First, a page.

Nicole Armos: Have a good cry, and then spa night: bubble bath, comfort food, nail polish, rom-com, or put some great music on and dance! Mentally: I press the re-set button. I actually do this before rock-bottom. If I mess, up, am falling behind on everything, I just “re-start” from a clean slate
Naali Zahira: Nicole – LOVE it!
Nilisha: Restart button! I have one drawn in one of my journals. I keep resetting it- metaphorically
Nicole: I love that you have one drawn out!! ….also to explain the spa-night idea a bit more, I feel like my self-love and self-care feed into each other. If I’m not caring for myself I have to remember that I love myself, and when I don’t feel much self love I need to start caring for myself in practice
Naali: I find at rock bottom it can be really good to put myself to bed, tell myself that tomorrow is a fresh start, and wake up the next day on a fresh foot. Often when I get to that place my body, nervous system and heart are on overload and need rest.
Actually – sometimes cleaning the house, making tea and then going to bed means I wake up to a clear space outside and inside, and that feels really powerful (and cleaning the ouse here takes no more than an hour).
Nilisha: Cleaning is something I do too. It helps me clean my mind. Has a deep metaphorical cleansing effect.
Nicole: Yes a clean house really helps me too Naali ….I’ve been able to clean the kitchen every night for a while and it even encourages me to cook healthier stuff for myself when I wake up to a clean space
Arindita Gogoi: Gosh! I do this every single day…even if I am physically exhausted, I clean up my kitchen and tidy the living room…it gives me the feeling of a ‘refresh’ button…gives me the calmness and peace to re-think. I also call up one or two closest friends and the first thing I tell them on the phone is: “Tell me something good about me. Just one thing will do.” And it works!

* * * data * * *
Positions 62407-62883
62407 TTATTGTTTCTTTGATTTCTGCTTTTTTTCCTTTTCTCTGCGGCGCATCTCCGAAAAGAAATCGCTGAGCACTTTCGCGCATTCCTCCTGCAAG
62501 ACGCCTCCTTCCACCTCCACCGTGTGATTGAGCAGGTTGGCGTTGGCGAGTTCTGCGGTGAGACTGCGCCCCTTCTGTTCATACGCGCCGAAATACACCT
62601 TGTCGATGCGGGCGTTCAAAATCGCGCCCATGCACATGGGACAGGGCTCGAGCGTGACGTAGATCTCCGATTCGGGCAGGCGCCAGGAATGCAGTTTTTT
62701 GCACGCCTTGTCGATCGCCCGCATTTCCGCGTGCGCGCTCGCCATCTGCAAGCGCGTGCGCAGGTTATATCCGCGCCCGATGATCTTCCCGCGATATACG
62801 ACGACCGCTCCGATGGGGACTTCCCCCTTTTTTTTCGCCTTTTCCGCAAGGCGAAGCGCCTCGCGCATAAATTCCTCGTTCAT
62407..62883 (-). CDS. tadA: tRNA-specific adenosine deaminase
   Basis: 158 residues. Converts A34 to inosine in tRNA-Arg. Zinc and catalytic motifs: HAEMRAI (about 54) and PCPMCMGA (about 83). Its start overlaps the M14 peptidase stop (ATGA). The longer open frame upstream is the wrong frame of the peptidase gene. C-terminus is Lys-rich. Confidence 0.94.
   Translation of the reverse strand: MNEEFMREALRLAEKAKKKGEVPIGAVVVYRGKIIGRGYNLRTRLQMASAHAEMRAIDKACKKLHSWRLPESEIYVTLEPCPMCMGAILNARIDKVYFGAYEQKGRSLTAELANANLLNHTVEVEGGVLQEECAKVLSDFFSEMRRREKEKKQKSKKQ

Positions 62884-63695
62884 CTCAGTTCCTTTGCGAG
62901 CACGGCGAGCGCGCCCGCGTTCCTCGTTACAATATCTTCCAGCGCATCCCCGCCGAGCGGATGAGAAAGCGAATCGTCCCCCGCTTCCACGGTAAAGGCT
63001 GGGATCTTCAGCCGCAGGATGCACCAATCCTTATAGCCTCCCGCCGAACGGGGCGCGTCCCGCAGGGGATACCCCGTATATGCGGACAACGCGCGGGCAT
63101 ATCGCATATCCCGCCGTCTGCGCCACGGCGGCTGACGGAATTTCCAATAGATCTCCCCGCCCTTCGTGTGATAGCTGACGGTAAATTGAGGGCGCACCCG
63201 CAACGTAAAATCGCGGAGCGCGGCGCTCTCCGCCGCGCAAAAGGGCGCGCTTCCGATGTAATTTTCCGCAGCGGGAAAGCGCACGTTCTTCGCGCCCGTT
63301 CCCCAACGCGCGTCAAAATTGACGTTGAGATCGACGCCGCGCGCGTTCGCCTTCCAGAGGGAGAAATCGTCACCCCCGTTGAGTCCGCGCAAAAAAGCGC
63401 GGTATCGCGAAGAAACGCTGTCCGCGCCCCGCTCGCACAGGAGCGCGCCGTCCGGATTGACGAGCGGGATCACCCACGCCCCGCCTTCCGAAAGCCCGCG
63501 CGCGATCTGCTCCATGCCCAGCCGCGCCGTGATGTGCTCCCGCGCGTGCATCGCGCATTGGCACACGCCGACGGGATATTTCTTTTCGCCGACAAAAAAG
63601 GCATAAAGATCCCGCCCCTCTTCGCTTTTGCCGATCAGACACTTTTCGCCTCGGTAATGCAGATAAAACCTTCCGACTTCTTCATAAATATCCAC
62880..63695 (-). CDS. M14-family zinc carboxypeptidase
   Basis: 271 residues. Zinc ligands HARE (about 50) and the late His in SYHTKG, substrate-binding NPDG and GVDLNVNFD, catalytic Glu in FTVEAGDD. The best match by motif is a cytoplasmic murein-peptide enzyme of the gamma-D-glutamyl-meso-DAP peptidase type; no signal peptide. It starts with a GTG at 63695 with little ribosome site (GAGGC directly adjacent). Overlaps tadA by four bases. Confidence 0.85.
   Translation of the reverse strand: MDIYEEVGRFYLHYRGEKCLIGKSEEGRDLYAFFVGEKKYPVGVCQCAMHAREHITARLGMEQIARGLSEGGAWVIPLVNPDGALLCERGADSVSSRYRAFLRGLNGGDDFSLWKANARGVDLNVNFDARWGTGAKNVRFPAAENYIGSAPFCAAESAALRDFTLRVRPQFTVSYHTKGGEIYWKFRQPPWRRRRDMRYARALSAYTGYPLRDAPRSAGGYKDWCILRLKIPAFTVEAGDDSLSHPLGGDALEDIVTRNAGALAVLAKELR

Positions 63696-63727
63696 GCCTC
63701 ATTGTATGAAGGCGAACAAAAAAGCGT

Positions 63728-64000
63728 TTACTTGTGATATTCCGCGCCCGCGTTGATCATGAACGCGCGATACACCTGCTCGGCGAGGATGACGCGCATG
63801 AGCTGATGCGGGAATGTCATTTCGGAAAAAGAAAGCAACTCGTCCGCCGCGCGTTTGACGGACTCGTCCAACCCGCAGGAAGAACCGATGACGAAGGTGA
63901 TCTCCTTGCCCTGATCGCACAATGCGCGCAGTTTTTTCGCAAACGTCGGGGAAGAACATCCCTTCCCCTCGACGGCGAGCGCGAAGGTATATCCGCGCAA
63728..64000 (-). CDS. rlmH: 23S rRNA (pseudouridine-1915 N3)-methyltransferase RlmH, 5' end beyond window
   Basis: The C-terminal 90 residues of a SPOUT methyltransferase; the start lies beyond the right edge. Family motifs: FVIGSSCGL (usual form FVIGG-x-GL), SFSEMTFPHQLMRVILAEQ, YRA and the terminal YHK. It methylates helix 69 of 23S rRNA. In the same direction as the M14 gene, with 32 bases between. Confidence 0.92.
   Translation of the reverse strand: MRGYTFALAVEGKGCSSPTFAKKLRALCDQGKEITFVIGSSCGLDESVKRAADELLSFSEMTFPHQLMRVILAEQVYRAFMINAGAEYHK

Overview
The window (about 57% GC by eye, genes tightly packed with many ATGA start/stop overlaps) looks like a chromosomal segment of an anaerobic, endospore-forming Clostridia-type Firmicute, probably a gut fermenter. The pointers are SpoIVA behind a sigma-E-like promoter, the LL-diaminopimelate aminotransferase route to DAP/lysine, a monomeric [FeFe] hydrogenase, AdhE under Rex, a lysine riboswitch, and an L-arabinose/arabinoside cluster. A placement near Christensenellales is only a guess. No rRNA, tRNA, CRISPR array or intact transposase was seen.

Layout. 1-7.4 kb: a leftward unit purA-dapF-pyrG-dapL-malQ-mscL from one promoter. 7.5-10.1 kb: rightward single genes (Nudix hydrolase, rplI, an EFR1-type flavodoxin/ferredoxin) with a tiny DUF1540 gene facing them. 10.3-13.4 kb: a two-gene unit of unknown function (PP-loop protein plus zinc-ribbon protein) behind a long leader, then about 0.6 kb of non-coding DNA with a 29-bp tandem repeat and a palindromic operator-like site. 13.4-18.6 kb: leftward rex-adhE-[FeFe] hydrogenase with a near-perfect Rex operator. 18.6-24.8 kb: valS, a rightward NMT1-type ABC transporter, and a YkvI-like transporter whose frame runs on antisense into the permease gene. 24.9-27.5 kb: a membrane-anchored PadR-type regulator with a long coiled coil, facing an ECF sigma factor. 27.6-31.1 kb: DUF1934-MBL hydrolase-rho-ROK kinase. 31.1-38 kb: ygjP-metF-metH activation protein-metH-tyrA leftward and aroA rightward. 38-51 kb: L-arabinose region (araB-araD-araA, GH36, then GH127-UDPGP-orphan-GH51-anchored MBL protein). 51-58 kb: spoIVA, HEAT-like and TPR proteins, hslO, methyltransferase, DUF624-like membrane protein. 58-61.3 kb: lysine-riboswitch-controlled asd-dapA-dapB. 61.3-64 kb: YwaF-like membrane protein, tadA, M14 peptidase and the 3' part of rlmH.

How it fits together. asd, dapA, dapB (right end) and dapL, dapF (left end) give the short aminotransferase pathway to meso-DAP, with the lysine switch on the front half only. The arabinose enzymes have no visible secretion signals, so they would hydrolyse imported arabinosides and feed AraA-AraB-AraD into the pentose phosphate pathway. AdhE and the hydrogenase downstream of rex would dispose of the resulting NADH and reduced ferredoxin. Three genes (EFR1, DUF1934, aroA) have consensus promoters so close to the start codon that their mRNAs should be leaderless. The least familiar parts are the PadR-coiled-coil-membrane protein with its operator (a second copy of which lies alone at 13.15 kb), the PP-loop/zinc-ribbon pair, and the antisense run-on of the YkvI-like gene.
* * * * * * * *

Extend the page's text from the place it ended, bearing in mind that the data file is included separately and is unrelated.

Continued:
Also, writing something creative, even if it is just two lines, makes me feel good about myself
Clarinda R. Laforteza: I’m on my knees when I hit “rock bottom” ~ surrendered
There’s a cry & it gushes out
Cultivating stillness to “know” ~ being rooted & grounded,stand on firm foundation
Arindita: Or this.
Shalini Menon: Nicole … I support bubble baths! …. I just got silent, often I sleep. Most times, when I wake up… I realise half the problem was in my head
Arindita: I don’t have a bathtub
Shalini: me neither… but my nephew and I make soap bubbles in bathroom… pretty much the same feeling
Arindita: That sounds about right
Nilisha: Okay shining people! This post brings us to the end of our 90 minutes together today. A big thank you to all you loving souls for this deeply empowering conversation. I feel honoured to have learnt so much loving myself, from your stories, insights and ideas. The discussion was out the world
Katie Jackson would be sharing a transcript of this chat soon. If you feel you’d like to comment on the questions post these 90 mins, feel free to do so.
Let us shine the light of love real bright